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No-nonsense Aldean tops ‘bro-country’ bill at SPAC

Saratoga Summer

No-nonsense Aldean tops ‘bro-country’ bill at SPAC

Friday night saw two of the “bro-country” phenomenon’s biggest acts — Jason Aldean and Florida Georg

The “bro-country” phenomenon came hard to Saratoga Performing Arts Center this summer, to use a term coined to describe the current trend of young male country singers dominating the radio and sales charts with slick, genre-mashing songs about partying, pickup trucks and women.

Country star Luke Bryan, poster boy for the movement, sold out SPAC earlier in August, while Friday night saw two of the genre’s biggest acts — Jason Aldean and Florida Georgia Line — draw a huge crowd to the venue on the last weekend of its pop concert season.

Aldean, who of the two acts hews closest to traditional country, appeared onstage atop a large riser, video flames consuming the screen behind him as a volley of loud pyrotechnic blasts kicked off his opening track, “Hicktown,” a twangified rocker that touches upon country tropes like truck pulls, football games and off-road muddin’.

Images of scantily clad women filled the screen behind the stage during the crowd-rousing weekend anthem “My Kinda Party,” while Aldean and his youthful, black-clad backing band took things down a notch for the slide guitar-inflected “Tattoos on This Town,” the working man’s refrain “Amarillo Sky” and farm ballad “Big Green Tractor.”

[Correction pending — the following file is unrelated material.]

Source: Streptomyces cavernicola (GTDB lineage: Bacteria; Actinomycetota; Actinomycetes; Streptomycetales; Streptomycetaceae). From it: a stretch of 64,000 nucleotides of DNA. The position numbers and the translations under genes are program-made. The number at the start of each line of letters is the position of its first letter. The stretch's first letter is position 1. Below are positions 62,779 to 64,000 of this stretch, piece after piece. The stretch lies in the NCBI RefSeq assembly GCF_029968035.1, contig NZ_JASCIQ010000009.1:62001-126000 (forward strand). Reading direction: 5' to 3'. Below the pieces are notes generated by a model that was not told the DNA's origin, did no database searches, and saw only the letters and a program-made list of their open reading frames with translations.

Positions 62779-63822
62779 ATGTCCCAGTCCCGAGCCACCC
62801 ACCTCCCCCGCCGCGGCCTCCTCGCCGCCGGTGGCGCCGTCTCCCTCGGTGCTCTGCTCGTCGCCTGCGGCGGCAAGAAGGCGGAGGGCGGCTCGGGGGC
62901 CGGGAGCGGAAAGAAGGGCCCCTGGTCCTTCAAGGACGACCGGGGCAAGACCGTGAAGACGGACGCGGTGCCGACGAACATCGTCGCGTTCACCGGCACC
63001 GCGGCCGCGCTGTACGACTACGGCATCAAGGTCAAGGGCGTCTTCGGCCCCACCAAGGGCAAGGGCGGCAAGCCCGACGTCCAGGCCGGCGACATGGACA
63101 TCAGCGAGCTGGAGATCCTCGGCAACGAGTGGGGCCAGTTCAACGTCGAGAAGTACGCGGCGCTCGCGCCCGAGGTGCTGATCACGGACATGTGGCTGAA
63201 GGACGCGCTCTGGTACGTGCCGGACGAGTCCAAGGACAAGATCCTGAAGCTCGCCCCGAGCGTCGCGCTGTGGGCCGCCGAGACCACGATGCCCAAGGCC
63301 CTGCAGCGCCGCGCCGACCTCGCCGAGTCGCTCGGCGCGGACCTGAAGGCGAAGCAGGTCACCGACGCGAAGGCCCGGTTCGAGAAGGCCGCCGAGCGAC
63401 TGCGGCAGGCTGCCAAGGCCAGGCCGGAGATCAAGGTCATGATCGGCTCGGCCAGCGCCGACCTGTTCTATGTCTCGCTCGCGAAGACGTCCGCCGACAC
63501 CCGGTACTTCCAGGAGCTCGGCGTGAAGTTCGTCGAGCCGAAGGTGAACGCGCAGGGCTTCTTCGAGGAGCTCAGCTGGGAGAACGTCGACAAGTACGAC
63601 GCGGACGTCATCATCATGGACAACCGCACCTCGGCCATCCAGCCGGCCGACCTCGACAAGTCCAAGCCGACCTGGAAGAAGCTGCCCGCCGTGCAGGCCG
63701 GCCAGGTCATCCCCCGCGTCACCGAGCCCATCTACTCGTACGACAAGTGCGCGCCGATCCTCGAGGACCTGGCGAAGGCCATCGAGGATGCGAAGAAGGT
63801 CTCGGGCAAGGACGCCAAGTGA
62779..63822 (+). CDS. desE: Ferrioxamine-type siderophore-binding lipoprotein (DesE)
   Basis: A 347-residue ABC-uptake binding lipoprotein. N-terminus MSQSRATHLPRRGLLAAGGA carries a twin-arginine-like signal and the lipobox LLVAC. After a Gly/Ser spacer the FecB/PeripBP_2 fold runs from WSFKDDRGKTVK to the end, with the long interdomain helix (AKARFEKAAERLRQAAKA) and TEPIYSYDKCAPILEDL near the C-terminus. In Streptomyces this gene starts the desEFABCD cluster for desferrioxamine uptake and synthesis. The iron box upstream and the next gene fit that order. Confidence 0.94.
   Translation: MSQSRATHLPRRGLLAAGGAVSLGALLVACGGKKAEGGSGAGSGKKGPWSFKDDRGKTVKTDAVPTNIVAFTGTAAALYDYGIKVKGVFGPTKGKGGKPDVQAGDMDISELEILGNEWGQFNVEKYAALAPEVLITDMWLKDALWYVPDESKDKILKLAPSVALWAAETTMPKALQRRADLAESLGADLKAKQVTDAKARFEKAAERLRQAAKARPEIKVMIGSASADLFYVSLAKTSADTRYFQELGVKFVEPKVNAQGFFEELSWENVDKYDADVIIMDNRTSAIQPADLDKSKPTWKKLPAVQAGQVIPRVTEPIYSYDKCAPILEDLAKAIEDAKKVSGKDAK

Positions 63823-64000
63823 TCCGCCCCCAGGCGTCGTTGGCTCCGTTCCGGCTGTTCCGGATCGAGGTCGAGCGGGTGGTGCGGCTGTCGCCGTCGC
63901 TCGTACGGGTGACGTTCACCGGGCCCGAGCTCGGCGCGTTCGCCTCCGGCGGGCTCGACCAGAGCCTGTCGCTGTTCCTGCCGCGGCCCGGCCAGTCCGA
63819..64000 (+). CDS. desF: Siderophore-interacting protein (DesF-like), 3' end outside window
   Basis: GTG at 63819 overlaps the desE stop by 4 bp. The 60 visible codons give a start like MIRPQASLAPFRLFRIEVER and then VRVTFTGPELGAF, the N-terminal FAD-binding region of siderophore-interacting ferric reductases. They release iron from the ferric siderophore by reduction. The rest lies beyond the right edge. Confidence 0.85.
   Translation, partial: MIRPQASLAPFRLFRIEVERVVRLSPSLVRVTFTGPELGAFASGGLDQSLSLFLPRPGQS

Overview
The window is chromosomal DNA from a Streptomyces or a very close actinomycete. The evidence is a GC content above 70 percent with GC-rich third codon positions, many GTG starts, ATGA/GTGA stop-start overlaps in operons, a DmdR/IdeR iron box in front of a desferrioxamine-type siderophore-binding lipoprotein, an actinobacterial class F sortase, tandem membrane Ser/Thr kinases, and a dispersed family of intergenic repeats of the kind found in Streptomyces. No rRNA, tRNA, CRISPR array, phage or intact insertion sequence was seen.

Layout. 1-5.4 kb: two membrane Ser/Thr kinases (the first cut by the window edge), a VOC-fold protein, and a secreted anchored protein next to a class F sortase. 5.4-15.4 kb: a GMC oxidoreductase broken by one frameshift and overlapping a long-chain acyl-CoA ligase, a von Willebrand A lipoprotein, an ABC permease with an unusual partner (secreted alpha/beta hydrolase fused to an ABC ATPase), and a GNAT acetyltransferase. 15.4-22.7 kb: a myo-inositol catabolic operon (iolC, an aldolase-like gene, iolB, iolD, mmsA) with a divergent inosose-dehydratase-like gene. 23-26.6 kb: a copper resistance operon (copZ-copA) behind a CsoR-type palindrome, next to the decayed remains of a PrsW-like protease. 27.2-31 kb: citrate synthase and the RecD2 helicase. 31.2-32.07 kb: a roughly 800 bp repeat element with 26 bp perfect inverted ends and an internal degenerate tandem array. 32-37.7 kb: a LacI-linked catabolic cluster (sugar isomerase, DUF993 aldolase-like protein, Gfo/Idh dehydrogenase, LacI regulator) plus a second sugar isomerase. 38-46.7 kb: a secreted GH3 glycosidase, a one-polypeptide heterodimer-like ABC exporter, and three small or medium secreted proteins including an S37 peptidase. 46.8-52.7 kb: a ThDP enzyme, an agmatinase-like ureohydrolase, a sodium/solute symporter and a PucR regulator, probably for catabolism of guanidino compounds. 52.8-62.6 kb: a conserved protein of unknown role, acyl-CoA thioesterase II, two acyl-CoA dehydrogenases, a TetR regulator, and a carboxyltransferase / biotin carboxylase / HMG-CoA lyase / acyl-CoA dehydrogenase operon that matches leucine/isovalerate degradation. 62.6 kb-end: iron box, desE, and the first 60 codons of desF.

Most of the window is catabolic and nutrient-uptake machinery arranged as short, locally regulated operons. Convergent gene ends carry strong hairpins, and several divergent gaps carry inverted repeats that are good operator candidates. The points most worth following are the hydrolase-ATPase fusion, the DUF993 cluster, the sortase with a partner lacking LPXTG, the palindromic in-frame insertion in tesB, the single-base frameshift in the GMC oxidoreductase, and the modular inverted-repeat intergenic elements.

At his best when he digs deeper into his subject matter, Aldean’s “Fly Over States” was a testament to the heartland and an indictment of bi-coastal snobbery, while crowd favorite “When She Says Baby” was a love song with a truly tender side. “1994” merged twang-pop with hip-hop beats; the nostalgic “Night Train” hailed from Aldean’s album of the same name; and “Don’t You Wanna Stay” offered an awkward duet between Aldean and singer Kelly Clarkson, who appeared onstage via a pre-recorded performance shown on video screens.

Each of Aldean’s five best-selling albums got some play during the night — he closed with the hip-hop, bro-country hybrid “Dirt Road Anthem,” the outlaw country ode to Nashville “Crazy Town,” and encore “She’s Country” — but fans got a peek at Aldean’s upcoming album when he debuted the smoldering new single “Burnin’ It Down,” which has an erotic theme and techno-y dance beat.

Aside from a few nods to arena rock stagecraft, Aldean is a no-frills performer, offering little in the way of stage moves or banter. In that sense, the chart-topping Florida Georgia Line could not have been more different. Their set was bombastic from start to finish, with pretty boy singers Tyler Hubbard and Brian Kelley — a duo backed by a six-member band — swigging from a bottle of Fireball Cinnamon Whiskey and riling the crowd with party anthems like earworm hit “Cruise” and the nonsensical “Get Your Shine On.” They broke the mold with new single “Dirt,” though, a ballad about the virtues of hard, honest work.

Tyler Farr, most known for his hit “Redneck Crazy,” looked out over a sea of baseball caps and straw cowboy hats during his well-received 15-minute opening set. Between artists, a DJ pumped up the crowd with songs that barely touched upon country at all — from Joan Jett to the Beastie Boys.

Despite the growing bro-country backlash, country music has definitely gotten hipper of late, or at least absorbed some aspect of “cool culture” in the form of hip-hop remixes, dance beats and arena rock flash — a cross-genre approach that may be why country music now dominates the pop charts.

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